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Varadkar says he's exploring if Ireland could take some legal business from the UK after Brexit

Varadkar had a 40-minute phone call with Chancellor Angela Merkel on how to support Theresa May’s efforts to pass her Brexit deal.

Image: Sam Boal via RollingNews.ie

TAOISEACH LEO VARADKAR has said that the government is looking at legal opportunities for Ireland after Brexit, saying that it could be possible for Ireland to take some business from the UK.

After the first meeting of the Cabinet of the New Year, Varadkar said that ministers had decided to prepare Brexit legislation in detail over the next two weeks, but that any no-deal legislation wouldn’t be introduced to the Dáil until March, if at all.

He said that the government agreed to explore post-Brexit opportunities for legal services.

“A partnership with the Bar Council and the Law Society, they take a view that one of the areas that could benefit from Brexit are legal services, on the basis that Ireland could… take some business from the UK.”

Varadkar also said that he had a 40-minute phone conversation with German Chancellor Angela Merkel, which Varadkar called an opportunity “to brainstorm a bit” on the ways in which they could help Theresa May in passing the Withdrawal Agreement in the House of Commons.

He added that although the Irish government was happy to give assurances on the deal, but wouldn’t accept any proposals that would alter what had been agreed by the British government so far in the Withdrawal Agreement, particularly in relation to the Irish backstop.

“Remember, the UK wanted the UK-wide element [of the backstop], we were happy to accept the Northern Ireland-only element… and they also wanted the review clause.”

These two issues have proven problematic for MPs, who are concerned that they could end up in an indefinite customs arrangement with the EU.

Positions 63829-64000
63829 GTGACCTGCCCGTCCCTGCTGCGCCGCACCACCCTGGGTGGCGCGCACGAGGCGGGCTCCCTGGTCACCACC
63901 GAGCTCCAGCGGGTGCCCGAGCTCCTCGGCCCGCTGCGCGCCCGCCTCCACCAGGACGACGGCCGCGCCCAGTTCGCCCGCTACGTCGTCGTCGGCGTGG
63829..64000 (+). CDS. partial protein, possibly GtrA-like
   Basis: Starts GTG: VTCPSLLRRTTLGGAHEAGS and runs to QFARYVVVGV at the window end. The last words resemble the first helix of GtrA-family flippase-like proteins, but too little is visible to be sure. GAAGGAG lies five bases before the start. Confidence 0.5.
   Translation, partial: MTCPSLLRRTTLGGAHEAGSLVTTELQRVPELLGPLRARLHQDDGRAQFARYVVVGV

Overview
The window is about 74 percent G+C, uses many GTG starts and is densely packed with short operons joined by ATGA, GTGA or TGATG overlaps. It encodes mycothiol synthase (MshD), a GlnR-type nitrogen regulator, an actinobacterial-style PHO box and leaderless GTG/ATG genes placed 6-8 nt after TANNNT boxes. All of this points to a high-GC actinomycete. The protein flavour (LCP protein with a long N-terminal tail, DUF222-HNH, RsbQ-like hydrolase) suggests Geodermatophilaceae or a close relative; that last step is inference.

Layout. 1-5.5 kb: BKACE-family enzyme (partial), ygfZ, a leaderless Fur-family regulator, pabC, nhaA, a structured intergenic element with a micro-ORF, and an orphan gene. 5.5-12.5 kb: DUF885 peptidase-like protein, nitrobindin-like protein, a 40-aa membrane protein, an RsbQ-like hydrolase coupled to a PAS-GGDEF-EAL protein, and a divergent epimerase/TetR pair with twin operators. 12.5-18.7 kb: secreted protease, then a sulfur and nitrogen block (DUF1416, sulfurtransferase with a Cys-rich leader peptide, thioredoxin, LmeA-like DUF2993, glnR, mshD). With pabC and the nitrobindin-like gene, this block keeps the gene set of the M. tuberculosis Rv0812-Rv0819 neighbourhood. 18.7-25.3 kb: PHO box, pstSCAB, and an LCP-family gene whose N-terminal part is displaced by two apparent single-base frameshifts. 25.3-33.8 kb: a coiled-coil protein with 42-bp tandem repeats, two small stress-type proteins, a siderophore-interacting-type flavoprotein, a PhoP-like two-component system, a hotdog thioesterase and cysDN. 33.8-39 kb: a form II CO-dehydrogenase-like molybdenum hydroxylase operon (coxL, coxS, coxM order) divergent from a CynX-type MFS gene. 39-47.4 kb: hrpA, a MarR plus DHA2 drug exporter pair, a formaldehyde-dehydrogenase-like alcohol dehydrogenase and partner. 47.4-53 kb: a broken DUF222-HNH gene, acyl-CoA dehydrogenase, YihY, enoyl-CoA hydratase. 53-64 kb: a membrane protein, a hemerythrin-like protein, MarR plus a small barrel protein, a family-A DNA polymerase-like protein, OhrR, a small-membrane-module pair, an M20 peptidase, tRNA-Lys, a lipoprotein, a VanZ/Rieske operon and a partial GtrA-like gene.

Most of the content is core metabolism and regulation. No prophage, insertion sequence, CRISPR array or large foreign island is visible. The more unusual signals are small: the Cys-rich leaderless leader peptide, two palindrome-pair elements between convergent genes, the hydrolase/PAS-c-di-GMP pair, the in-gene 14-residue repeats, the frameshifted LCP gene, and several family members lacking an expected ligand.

Brexit money

The Taoiseach also said today that the Cabinet had discussed freeing up emergency aid that would be used if there was a severe Brexit outcome, in order to help businesses, farmers and fishermen to survive in a new economic environment. 

“If we do face a hard Brexit or no-deal, largely what we will be looking for is State Aid clearance, which will be to use our own money to support companies, businesses and potentially farmers as well who are adversely affected by Brexit.”

Bear in mind Brexit is happening because of a decision by the United Kingdom, so the EU won’t be in a position to compensate us… it wouldn’t be reasonable to expect Italian or Bulgarian or Slovakian taxpayers to compensate us for a decision made by people in the UK.

“The kind of thing we will be seeking is State Aid clearance to make the transition from trading with the UK to trading with other countries.”

The Taoiseach also suggested that there were no current plans for Ireland to stockpile food or medicines, although drug wholesalers already stockpile their products.

He said that Minister for Health Simon Harris was “working closely with his department” to check with wholesalers in relation to stockpiled medicines, and said that a large amount of generics come from UK, which was something Ireland could need to prepare for.

On stockpiling food, Varadkar said that he’s “not hugely concerned”, as Ireland is an exporter. “The kind of foods [that could be limited after Brexit] are prepackaged foods from Marks & Spencer… but nobody is going to go hungry.”

“[Post-Brexit preparations are] something we’re all struggling with… Ultimately, I hope it’s going to futile,” he added.

Meanwhile, leading Brexiteer and Tory MP Jacob Rees Mogg tweeted out today: “If we leave without a deal the main culprit will be the obdurate Irish Government’s threats about the phantom border issue.”

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